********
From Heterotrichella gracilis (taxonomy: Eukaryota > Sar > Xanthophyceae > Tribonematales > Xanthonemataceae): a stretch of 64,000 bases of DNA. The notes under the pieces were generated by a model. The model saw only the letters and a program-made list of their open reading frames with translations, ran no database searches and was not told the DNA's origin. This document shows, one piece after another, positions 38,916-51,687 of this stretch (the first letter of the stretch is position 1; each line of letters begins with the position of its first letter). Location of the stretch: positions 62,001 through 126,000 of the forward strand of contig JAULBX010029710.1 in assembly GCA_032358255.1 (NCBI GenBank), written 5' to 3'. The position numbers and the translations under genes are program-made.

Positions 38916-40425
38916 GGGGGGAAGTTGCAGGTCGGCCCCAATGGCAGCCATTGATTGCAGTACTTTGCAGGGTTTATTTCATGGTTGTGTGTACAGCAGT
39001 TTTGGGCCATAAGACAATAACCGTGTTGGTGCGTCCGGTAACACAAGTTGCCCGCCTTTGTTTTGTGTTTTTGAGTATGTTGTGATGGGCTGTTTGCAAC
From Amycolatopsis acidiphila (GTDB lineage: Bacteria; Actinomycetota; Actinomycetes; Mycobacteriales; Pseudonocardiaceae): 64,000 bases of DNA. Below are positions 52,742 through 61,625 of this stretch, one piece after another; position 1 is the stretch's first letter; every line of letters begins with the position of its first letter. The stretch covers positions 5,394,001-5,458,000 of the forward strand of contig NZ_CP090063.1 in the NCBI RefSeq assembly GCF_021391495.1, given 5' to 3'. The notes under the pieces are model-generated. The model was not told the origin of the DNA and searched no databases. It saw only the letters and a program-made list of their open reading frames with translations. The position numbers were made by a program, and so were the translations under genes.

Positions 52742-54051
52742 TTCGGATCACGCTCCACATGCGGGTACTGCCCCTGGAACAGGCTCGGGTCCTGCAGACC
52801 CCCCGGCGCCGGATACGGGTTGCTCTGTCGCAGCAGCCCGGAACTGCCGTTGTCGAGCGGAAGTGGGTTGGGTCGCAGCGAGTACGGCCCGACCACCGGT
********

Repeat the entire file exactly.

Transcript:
From Heterotrichella gracilis (taxonomy: Eukaryota > Sar > Xanthophyceae > Tribonematales > Xanthonemataceae): a stretch of 64,000 bases of DNA. The notes under the pieces were generated by a model. The model saw only the letters and a program-made list of their open reading frames with translations, ran no database searches and was not told the DNA's origin. This document shows, one piece after another, positions 38,916-51,687 of this stretch (the first letter of the stretch is position 1; each line of letters begins with the position of its first letter). Location of the stretch: positions 62,001 through 126,000 of the forward strand of contig JAULBX010029710.1 in assembly GCA_032358255.1 (NCBI GenBank), written 5' to 3'. The position numbers and the translations under genes are program-made.

Positions 38916-40425
38916 GGGGGGAAGTTGCAGGTCGGCCCCAATGGCAGCCATTGATTGCAGTACTTTGCAGGGTTTATTTCATGGTTGTGTGTACAGCAGT
39001 TTTGGGCCATAAGACAATAACCGTGTTGGTGCGTCCGGTAACACAAGTTGCCCGCCTTTGTTTTGTGTTTTTGAGTATGTTGTGATGGGCTGTTTGCAAC
From Amycolatopsis acidiphila (GTDB lineage: Bacteria; Actinomycetota; Actinomycetes; Mycobacteriales; Pseudonocardiaceae): 64,000 bases of DNA. Below are positions 52,742 through 61,625 of this stretch, one piece after another; position 1 is the stretch's first letter; every line of letters begins with the position of its first letter. The stretch covers positions 5,394,001-5,458,000 of the forward strand of contig NZ_CP090063.1 in the NCBI RefSeq assembly GCF_021391495.1, given 5' to 3'. The notes under the pieces are model-generated. The model was not told the origin of the DNA and searched no databases. It saw only the letters and a program-made list of their open reading frames with translations. The position numbers were made by a program, and so were the translations under genes.

Positions 52742-54051
52742 TTCGGATCACGCTCCACATGCGGGTACTGCCCCTGGAACAGGCTCGGGTCCTGCAGACC
52801 CCCCGGCGCCGGATACGGGTTGCTCTGTCGCAGCAGCCCGGAACTGCCGTTGTCGAGCGGAAGTGGGTTGGGTCGCAGCGAGTACGGCCCGACCACCGGT